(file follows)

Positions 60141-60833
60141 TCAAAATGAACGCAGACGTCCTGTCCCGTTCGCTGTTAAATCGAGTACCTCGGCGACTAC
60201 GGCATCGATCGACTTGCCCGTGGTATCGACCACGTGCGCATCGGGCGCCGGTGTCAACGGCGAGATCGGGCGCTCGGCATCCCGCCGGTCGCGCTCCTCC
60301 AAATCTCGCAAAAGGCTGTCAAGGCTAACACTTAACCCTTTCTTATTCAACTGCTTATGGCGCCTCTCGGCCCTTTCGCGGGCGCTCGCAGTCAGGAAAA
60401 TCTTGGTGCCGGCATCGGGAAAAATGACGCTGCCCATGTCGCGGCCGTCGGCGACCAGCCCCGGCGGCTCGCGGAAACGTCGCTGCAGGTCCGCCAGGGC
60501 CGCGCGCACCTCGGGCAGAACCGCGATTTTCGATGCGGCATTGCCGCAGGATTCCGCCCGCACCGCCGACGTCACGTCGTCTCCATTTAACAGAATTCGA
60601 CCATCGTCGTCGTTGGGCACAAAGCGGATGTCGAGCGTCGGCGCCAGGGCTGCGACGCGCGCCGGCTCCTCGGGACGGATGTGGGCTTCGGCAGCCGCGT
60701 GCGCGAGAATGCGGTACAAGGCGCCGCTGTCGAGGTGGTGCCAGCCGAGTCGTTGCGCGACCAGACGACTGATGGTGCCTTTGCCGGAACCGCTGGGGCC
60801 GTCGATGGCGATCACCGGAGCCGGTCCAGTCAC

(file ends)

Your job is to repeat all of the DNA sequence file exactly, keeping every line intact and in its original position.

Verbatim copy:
Positions 60141-60833
60141 TCAAAATGAACGCAGACGTCCTGTCCCGTTCGCTGTTAAATCGAGTACCTCGGCGACTAC
60201 GGCATCGATCGACTTGCCCGTGGTATCGACCACGTGCGCATCGGGCGCCGGTGTCAACGGCGAGATCGGGCGCTCGGCATCCCGCCGGTCGCGCTCCTCC
60301 AAATCTCGCAAAAGGCTGTCAAGGCTAACACTTAACCCTTTCTTATTCAACTGCTTATGGCGCCTCTCGGCCCTTTCGCGGGCGCTCGCAGTCAGGAAAA
60401 TCTTGGTGCCGGCATCGGGAAAAATGACGCTGCCCATGTCGCGGCCGTCGGCGACCAGCCCCGGCGGCTCGCGGAAACGTCGCTGCAGGTCCGCCAGGGC
60501 CGCGCGCACCTCGGGCAGAACCGCGATTTTCGATGCGGCATTGCCGCAGGATTCCGCCCGCACCGCCGACGTCACGTCGTCTCCATTTAACAGAATTCGA
60601 CCATCGTCGTCGTTGGGCACAAAGCGGATGTCGAGCGTCGGCGCCAGGGCTGCGACGCGCGCCGGCTCCTCGGGACGGATGTGGGCTTCGGCAGCCGCGT
60701 GCGCGAGAATGCGGTACAAGGCGCCGCTGTCGAGGTGGTGCCAGCCGAGTCGTTGCGCGACCAGACGACTGATGGTGCCTTTGCCGGAACCGCTGGGGCC
60801 GTCGATGGCGATCACCGGAGCCGGTCCAGTCAC